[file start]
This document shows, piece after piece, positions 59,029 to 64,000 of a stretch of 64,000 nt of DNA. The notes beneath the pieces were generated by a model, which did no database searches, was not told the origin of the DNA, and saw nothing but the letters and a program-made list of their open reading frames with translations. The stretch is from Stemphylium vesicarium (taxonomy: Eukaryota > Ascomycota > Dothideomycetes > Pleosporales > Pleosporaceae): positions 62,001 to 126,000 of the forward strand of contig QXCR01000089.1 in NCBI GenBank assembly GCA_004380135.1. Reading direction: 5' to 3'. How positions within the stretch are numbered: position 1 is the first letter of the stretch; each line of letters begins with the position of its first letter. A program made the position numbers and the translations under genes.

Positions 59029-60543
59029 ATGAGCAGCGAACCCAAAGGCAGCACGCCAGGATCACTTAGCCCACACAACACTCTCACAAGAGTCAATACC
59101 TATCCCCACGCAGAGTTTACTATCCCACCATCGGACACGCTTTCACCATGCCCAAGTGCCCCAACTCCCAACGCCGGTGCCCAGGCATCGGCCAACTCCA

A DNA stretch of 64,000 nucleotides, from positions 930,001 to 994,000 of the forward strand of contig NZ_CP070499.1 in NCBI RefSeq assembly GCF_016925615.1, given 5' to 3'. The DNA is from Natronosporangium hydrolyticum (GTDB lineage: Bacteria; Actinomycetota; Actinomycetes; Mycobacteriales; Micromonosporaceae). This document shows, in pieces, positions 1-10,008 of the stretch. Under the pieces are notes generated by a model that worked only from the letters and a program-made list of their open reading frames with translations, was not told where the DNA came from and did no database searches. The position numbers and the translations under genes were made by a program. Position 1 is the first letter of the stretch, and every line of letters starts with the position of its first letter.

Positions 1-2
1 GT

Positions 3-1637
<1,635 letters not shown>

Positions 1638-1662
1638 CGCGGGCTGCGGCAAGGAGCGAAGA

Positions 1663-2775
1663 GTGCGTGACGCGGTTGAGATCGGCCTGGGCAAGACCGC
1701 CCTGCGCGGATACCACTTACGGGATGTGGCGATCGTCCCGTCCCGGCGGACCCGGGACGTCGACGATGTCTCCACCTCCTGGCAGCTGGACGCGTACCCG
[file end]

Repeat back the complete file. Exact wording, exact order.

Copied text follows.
This document shows, piece after piece, positions 59,029 to 64,000 of a stretch of 64,000 nt of DNA. The notes beneath the pieces were generated by a model, which did no database searches, was not told the origin of the DNA, and saw nothing but the letters and a program-made list of their open reading frames with translations. The stretch is from Stemphylium vesicarium (taxonomy: Eukaryota > Ascomycota > Dothideomycetes > Pleosporales > Pleosporaceae): positions 62,001 to 126,000 of the forward strand of contig QXCR01000089.1 in NCBI GenBank assembly GCA_004380135.1. Reading direction: 5' to 3'. How positions within the stretch are numbered: position 1 is the first letter of the stretch; each line of letters begins with the position of its first letter. A program made the position numbers and the translations under genes.

Positions 59029-60543
59029 ATGAGCAGCGAACCCAAAGGCAGCACGCCAGGATCACTTAGCCCACACAACACTCTCACAAGAGTCAATACC
59101 TATCCCCACGCAGAGTTTACTATCCCACCATCGGACACGCTTTCACCATGCCCAAGTGCCCCAACTCCCAACGCCGGTGCCCAGGCATCGGCCAACTCCA

A DNA stretch of 64,000 nucleotides, from positions 930,001 to 994,000 of the forward strand of contig NZ_CP070499.1 in NCBI RefSeq assembly GCF_016925615.1, given 5' to 3'. The DNA is from Natronosporangium hydrolyticum (GTDB lineage: Bacteria; Actinomycetota; Actinomycetes; Mycobacteriales; Micromonosporaceae). This document shows, in pieces, positions 1-10,008 of the stretch. Under the pieces are notes generated by a model that worked only from the letters and a program-made list of their open reading frames with translations, was not told where the DNA came from and did no database searches. The position numbers and the translations under genes were made by a program. Position 1 is the first letter of the stretch, and every line of letters starts with the position of its first letter.

Positions 1-2
1 GT

Positions 3-1637
<1,635 letters not shown>

Positions 1638-1662
1638 CGCGGGCTGCGGCAAGGAGCGAAGA

Positions 1663-2775
1663 GTGCGTGACGCGGTTGAGATCGGCCTGGGCAAGACCGC
1701 CCTGCGCGGATACCACTTACGGGATGTGGCGATCGTCCCGTCCCGGCGGACCCGGGACGTCGACGATGTCTCCACCTCCTGGCAGCTGGACGCGTACCCG